Supernovae (SNe) are massive explosions, associated with the violent deaths of certain stars. In some cases they can be used to measure cosmological distances. SNe have been observed throughout the history of mankind, and the last SN observed in our own galaxy was Kepler's SN of 1604.
Type Ia SNe are produced by the thermonuclear explosion of white dwarf stars that accrete material from a companion star, pushing them over the Chandrasekhar mass limit. These SNe are "standardizable" candles, meaning we can determine how bright they are intrinsically and measure the distance to them. Other types of supernovae are produced when massive stars reach the end of their fuel burning lives and can no longer support themselves against gravity; first collapsing and then expanding explosively. Some of the SNe produced by massive stars simultaneously produce gamma-ray bursts.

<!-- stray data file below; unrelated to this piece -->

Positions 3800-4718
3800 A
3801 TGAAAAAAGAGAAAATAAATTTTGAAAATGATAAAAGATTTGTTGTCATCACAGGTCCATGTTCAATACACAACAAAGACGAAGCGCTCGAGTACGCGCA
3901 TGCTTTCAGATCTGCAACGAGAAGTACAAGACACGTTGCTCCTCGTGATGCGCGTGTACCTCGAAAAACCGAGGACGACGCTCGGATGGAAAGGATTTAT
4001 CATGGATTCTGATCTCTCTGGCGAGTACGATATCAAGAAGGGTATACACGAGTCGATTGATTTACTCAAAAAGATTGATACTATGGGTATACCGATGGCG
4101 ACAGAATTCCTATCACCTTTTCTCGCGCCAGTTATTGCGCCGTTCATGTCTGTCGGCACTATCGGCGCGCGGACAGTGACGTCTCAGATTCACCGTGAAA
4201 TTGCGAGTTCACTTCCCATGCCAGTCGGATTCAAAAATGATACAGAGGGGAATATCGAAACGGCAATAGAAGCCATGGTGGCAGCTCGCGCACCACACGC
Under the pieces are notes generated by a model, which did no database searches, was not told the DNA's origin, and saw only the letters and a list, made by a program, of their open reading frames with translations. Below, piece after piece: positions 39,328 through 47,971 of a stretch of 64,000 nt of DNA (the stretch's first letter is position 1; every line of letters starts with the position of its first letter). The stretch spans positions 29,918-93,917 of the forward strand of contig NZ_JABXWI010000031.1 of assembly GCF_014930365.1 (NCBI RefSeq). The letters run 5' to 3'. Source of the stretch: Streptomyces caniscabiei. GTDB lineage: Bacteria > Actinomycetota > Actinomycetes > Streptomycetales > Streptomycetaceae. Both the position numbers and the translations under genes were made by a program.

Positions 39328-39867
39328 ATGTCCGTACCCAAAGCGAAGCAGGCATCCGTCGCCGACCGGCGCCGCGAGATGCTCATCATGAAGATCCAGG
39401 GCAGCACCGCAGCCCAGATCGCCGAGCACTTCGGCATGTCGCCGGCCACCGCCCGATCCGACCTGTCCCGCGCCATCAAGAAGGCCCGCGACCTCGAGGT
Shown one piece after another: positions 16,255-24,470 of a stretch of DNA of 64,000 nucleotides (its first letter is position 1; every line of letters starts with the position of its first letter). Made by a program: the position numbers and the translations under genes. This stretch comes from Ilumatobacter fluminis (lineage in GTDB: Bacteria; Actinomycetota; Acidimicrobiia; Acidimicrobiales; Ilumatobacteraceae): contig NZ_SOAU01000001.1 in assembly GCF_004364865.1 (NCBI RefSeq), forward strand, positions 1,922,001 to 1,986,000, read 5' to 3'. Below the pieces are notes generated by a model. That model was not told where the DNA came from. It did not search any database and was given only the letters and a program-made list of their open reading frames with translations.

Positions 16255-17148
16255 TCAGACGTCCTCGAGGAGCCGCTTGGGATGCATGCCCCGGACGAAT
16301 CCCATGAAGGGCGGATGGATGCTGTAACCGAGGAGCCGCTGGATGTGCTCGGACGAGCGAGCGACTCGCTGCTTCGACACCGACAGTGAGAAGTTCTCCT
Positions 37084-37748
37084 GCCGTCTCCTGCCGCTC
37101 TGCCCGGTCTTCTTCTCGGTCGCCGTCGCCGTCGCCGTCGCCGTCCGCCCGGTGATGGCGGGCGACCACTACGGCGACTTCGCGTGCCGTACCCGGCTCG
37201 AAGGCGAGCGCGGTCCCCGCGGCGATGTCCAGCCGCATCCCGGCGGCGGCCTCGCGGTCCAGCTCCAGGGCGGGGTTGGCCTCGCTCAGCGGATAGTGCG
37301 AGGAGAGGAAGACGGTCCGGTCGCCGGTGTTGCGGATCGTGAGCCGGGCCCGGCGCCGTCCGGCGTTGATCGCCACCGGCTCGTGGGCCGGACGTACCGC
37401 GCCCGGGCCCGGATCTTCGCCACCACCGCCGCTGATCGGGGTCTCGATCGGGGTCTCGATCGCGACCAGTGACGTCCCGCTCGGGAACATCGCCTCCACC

At the Dark Cosmology Centre we use observations of Type Ia Supernovae to measure cosmological distances and determine the effect of dark energy on the expansion history of the Universe. In particular, we are interested in determining how standardizable Type Ia SNe really are. We also carry out research into the nature of SN explosion mechanisms, by measuring the shapes of the explosions using polarimetry and by looking at the stars before they explode.